It was a tough day at work and I feel like I'm coming down with something, so I'm not going to talk about what I'd been planning to talk about (which was something more in-depth).
You know you’re hirsute when someone passes you a really strong drink or a really spicy food with the perfectly innocent phrase, “That’ll put hair on your chest,” and you wonder how hard you should laugh to overcompensate for the fact that you really don't find it funny, or whether you want to discourage the use of the joke.
In my case, I always wonder if it would be comical to say: “Well, actually...”
It's supposed to be humorous. To have hair on your chest means you're robust, healthy, virile, and mature. But said in the company of the secretly hirsute woman, it becomes secretly a little offensive. Irrational, maybe, but it pricks me a little each time I hear it, reminding me that I react differently to it because I'm different. It's not about the joke. It's how I feel about the joke.
I've been thinking about that little innocent phrase recently. “That’ll put hair on your chest” is often spoken in the circles I wander. I have some very cliche acquaintances, I guess.
Last week I was standing in line at a fast food place with some members of my family, and one of them chuckled and pointed at my brown lace sweetheart neckline.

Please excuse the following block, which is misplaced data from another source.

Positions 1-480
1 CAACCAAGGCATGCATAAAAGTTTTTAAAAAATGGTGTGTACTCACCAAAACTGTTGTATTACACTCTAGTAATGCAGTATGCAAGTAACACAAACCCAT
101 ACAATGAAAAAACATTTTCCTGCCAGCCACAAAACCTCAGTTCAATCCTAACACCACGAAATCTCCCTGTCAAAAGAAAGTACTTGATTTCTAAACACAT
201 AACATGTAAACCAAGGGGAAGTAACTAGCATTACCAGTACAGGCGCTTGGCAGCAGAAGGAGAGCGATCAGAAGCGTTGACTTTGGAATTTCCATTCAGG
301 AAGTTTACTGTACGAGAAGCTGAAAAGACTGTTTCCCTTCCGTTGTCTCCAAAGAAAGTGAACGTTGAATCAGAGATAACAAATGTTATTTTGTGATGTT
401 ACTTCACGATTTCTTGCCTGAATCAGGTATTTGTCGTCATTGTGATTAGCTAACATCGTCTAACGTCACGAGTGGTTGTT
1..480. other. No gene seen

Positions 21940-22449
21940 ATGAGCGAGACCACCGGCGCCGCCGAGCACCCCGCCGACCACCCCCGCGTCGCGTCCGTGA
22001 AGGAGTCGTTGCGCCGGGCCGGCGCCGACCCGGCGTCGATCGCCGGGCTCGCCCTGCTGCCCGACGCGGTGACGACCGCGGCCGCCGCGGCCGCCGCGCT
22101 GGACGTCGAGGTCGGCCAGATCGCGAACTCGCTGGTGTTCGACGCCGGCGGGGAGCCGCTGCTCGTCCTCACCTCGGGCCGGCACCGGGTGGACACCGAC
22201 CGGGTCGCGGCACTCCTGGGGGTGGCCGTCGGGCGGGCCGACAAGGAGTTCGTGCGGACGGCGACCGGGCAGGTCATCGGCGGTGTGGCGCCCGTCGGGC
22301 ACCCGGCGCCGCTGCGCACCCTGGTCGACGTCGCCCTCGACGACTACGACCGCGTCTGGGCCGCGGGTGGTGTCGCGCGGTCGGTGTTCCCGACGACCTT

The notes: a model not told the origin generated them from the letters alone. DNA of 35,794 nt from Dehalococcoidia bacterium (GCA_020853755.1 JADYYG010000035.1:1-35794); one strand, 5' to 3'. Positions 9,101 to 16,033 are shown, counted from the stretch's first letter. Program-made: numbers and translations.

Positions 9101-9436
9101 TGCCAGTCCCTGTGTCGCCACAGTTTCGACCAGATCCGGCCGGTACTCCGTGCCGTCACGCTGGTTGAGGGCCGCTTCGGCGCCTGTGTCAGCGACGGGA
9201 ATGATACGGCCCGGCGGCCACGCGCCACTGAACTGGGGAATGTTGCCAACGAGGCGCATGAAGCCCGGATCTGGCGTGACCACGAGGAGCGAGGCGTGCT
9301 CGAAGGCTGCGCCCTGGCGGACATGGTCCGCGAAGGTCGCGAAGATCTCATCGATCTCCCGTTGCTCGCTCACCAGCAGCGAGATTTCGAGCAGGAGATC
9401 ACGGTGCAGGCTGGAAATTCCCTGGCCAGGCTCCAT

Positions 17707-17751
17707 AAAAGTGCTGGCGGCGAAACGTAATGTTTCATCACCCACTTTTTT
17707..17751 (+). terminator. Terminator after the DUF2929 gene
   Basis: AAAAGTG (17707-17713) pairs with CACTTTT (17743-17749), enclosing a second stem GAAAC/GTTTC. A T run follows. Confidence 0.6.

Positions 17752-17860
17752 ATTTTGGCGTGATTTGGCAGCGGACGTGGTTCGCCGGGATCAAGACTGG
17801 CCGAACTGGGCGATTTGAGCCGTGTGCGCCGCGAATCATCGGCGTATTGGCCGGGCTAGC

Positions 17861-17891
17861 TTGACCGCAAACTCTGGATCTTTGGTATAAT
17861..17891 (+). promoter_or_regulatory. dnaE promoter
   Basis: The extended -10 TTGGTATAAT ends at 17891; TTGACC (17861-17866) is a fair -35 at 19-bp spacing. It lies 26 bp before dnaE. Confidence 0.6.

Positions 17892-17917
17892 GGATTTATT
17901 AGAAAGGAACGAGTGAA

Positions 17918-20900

I immediately thought, Oh crap, did I miss one?
“You’ve got a thread,” he said. “Looks like a chest hair. Right in your cleavage.” More chuckling.
It was a thread from the seam of the lace, poking right up in the middle of my chest. Relieved, I tucked it down, laughing myself. “Thought I’d got all those.”
It’s an almost constant awareness, and when you manage to forget, someone or something helps remind you--often in ways much more subtle than what I've just mentioned. I’d love to be able to describe it to relatively un-furry gals out there so that maybe they can understand, and feel fortunate. But it’s so easy for the few people who know me this well to forget my limitations, as well. I still get criticized for being unable to get up and go right from the bed to clothes to door.
Picking chest hair as an example, imagine having to plan your wardrobe around whether or not you can wear any of your open-collared shirts that day. I can only shave there once every few days or I risk irritation that takes weeks to go away. If there’s a special occasion and the special outfit I want to wear has anything lower than a crewneck, I have to make sure my skin has had enough of a break to ensure the most flattering results. On holidays I need to pack for the hope that I’ll be able to wear cheery open tank tops and fun pendants--but also pack for the assumption that the entire time will really be a battle against a rash of in-grown hair further aggravated by sunburn.
It sucks to live this way. Hiding. But we do it. It’s a kind of maintenance a lot of women can’t imagine having to worry about, and you know what? It takes strength. It could be said I'm one of the lazier ones, and it still takes a lot out of me. It takes strength to carry that with you every day. You should be proud of your ingenuity and tenacity.
As well as your robustness and virility, too.